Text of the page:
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How did clouds get their names? - Richard Hamblyn

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The study of clouds has always been a daydreamer’s science, aptly founded by a thoughtful young man whose favorite activity was staring out of the window at the sky. Richard Hamblyn tells the history of Luke Howard, the man who classified the clouds and forever changed humanity’s understanding of these changeable, mysterious objects.

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  • Educator Richard Hamblyn
  • Director Nick Hilditch
  • Narrator Addison Anderson

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The naming of clouds in the early 19th century had a big impact on the science of meteorology, which quickly became an organised scientific discipline. Today, the World Meteorological Organization in Geneva publishes the official cloud classification that is still based on Luke Howard's original names.

Although Luke Howard's cloud names are now more than 200 years old, the naming of clouds is still going on today, with new names being added to the official classification. The latest is the newly identified cloud 'Asperitas', from the Latin for 'roughened'. The name was thought up by the founder of the Cloud Appreciation Society, an international organization devoted to the study and appreciation of clouds around the world.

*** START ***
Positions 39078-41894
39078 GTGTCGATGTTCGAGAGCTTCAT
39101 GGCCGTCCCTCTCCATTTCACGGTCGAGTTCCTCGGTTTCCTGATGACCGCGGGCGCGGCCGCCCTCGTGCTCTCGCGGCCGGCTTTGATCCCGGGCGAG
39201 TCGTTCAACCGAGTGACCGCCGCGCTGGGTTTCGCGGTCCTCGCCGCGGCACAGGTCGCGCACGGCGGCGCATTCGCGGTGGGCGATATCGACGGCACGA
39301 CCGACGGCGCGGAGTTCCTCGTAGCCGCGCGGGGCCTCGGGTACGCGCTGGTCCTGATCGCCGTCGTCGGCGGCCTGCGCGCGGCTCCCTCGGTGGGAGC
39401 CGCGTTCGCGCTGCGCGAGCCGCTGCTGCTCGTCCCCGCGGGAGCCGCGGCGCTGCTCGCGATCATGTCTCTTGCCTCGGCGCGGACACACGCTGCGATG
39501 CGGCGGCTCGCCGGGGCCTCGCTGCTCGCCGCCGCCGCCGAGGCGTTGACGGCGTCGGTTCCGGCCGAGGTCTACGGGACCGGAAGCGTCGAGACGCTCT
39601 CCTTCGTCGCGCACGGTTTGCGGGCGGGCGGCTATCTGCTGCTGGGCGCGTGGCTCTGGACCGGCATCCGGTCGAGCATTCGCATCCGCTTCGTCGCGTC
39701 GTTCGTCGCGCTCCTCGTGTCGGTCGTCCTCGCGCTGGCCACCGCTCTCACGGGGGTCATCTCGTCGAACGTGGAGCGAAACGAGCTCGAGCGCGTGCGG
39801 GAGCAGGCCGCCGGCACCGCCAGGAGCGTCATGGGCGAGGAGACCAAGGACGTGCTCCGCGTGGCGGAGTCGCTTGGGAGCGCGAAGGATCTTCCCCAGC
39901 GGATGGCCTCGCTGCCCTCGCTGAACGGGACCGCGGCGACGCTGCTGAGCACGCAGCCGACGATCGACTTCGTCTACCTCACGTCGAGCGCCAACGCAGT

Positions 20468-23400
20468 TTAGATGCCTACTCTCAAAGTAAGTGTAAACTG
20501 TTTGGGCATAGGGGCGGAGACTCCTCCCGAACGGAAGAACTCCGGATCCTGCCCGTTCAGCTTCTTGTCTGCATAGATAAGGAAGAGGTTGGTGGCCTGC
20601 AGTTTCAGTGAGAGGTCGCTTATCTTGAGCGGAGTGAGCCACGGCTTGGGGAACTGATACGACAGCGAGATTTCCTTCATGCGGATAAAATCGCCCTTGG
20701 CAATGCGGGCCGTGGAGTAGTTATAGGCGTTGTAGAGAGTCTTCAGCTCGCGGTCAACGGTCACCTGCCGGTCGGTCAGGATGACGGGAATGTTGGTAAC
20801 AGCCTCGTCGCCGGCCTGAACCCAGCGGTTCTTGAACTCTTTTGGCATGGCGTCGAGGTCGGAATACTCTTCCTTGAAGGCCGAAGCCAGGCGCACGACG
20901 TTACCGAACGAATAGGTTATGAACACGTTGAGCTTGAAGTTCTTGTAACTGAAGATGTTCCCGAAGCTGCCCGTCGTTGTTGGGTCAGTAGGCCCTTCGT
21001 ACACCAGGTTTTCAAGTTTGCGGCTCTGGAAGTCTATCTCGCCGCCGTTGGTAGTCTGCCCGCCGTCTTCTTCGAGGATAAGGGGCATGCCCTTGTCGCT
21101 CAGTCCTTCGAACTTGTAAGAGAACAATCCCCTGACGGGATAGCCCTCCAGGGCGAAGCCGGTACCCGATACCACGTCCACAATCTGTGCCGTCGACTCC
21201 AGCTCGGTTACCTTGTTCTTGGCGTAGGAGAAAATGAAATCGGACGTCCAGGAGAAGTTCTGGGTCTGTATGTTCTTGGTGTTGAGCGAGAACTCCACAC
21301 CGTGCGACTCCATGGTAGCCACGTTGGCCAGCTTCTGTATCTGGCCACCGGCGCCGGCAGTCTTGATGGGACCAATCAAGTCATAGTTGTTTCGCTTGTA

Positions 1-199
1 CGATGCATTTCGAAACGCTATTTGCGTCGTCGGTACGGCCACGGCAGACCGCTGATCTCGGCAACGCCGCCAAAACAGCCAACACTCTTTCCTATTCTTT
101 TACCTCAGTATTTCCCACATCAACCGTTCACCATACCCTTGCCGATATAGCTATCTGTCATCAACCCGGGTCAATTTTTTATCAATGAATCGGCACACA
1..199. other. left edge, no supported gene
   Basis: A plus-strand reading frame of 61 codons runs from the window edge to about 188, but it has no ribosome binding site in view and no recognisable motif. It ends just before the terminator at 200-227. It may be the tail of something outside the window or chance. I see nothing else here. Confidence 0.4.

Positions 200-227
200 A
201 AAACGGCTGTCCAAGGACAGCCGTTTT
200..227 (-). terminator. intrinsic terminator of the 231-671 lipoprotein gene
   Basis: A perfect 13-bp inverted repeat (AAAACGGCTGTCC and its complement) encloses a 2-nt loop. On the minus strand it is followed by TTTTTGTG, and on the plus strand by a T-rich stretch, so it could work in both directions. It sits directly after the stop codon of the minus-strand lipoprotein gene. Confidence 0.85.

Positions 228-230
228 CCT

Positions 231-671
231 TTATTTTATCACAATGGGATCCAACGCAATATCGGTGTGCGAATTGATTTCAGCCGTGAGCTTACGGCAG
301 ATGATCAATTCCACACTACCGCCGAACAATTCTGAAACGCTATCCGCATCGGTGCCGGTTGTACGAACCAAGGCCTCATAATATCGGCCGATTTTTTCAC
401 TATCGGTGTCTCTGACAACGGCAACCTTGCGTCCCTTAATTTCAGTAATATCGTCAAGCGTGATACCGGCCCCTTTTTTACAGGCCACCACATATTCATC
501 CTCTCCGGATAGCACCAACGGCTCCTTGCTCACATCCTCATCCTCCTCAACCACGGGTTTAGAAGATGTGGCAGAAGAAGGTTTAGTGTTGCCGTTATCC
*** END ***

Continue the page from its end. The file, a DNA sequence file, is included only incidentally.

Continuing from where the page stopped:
Luke Howard's cloud classification also had a major impact on the arts, with painters such as John Constable looking up from the landscape to examine and paint clouds with renewed attention. Constable painted more than 100 cloud studies, which are now among his most popular works. This Brainpickings essay, based on Richard Hamblyn's book, The Invention of Clouds, tells the story of Luke Howard and his revolutionary language of the skies.

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TED-Ed Animation lessons feature the words and ideas of educators brought to life by professional animators. Are you an educator or animator interested in creating a TED-Ed Animation? Nominate yourself here »

Meet The Creators

  • Educator Richard Hamblyn
  • Director Nick Hilditch
  • Narrator Addison Anderson

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